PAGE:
Here’s what is happening in and affecting South Africa today:
- Public enterprises minister Pravin Gordhan said on Tuesday that the government was committed to saving South African Airways, but there is no more money available from state coffers. He said that striking unions needed to work things out with SAA as quickly as possible so the airline can return to its turnaround strategy. [Reuters]
- SAA meanwhile says that nothing has changed from its side regarding the strike – there simply is no money to pay workers more, and retrenchments have to happen to make the business viable. It said that unions need to consider Gordhan’s statement that there will be no more government bailouts. The only way the strike will end, is if unions accept sacrifices have to be made and take the offer of a 5.9% increase. [Reuters]
- After 300 days in office, the head of the NPA Shamila Batohi is still not close to pursuing anyone fingered in the State Capture saga, with prosecutions only ‘likely’ to start emerging in 2020, she said. The NPA’s action on state capture has been hamstrung by low morale, capacity issues at the Hawks, and the Zondo commission into state capture – while helpful – doesn’t make building cases any easier, she said. [Daily Maverick]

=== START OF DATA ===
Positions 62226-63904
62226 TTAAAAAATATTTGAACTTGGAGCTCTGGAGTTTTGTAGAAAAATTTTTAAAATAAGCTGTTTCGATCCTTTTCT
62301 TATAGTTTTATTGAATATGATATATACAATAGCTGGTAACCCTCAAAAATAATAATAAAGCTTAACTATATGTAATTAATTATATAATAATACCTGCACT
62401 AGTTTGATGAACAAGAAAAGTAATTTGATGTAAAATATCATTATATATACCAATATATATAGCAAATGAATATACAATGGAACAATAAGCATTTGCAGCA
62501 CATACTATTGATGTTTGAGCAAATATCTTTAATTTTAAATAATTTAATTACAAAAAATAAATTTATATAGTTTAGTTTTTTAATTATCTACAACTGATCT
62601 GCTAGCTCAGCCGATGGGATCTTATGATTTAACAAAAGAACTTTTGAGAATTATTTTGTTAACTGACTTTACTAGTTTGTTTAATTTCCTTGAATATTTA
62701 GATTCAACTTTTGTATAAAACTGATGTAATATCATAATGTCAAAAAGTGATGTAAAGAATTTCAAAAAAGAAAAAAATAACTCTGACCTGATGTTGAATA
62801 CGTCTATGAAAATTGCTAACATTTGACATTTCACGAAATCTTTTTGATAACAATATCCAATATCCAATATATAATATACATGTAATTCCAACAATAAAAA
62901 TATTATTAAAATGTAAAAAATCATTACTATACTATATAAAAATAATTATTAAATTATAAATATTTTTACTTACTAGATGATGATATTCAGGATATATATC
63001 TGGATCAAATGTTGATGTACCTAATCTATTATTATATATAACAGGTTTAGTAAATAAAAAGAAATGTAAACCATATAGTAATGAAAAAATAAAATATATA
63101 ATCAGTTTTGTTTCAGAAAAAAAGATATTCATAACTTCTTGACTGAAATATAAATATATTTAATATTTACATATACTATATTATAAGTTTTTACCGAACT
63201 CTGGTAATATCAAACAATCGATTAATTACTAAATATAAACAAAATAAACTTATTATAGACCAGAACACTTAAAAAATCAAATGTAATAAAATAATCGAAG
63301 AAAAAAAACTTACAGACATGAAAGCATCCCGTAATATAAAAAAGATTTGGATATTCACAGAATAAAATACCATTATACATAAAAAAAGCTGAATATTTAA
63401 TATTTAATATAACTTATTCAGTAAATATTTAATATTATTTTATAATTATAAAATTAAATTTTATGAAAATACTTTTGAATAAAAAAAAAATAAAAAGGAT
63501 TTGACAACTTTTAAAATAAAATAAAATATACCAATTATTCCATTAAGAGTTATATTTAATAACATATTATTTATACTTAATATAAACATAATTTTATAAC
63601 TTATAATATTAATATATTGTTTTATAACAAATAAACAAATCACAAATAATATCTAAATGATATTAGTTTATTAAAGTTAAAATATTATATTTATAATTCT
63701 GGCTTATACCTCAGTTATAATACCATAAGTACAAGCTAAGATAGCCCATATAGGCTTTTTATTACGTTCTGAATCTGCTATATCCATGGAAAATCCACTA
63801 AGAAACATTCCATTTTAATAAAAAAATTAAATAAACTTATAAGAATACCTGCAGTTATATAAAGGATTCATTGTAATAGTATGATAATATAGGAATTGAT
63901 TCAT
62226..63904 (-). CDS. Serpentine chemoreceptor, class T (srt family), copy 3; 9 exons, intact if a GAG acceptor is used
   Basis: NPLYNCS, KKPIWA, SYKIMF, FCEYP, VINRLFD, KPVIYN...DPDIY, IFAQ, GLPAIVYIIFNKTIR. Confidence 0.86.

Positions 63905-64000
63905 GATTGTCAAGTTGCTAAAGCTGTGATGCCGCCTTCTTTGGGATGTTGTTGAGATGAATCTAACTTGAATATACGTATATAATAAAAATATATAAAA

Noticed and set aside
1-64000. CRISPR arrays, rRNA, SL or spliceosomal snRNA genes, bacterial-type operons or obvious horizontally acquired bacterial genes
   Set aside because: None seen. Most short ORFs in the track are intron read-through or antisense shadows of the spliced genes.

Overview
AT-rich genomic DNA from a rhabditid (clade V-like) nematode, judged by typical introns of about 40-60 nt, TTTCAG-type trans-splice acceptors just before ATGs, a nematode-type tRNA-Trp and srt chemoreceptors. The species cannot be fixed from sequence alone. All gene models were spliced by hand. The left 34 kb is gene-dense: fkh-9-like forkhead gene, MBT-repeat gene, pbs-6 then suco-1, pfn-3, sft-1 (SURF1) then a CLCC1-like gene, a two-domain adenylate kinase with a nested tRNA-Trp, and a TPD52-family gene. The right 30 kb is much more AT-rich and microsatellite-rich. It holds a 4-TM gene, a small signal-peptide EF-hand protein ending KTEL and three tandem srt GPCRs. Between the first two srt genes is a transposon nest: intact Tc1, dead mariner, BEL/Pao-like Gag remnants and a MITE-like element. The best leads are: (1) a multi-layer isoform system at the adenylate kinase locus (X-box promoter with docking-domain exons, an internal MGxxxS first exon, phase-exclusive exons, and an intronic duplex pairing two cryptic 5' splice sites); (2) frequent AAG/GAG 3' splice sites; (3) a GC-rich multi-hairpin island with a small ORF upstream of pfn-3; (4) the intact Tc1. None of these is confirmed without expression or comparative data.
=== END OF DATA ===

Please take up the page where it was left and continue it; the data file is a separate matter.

- Cases of kidnappings are rising in South Africa, with criminals now no longer only targetting the wealthy, but ordinary citizens – children, teenagers, or adults. Official police statistics show the number of kidnappings in South Africa has increased by 139% over the past decade, with perpetrators looking for quick ransoms usually paid through e-wallets. [ENCA]
- South Africa’s rand firmed within its recent trading range on Tuesday, as investors awaited a potential breakthrough in US-China trade talks and the release of minutes of the most recent Federal Reserve meeting. The probability of a deal between Washington and Beijing receded after reports cited Chinese officials being pessimistic. On Wednesday the rand was at R14.78 to the dollar, R19.08 to the pound and R16.36 to the euro.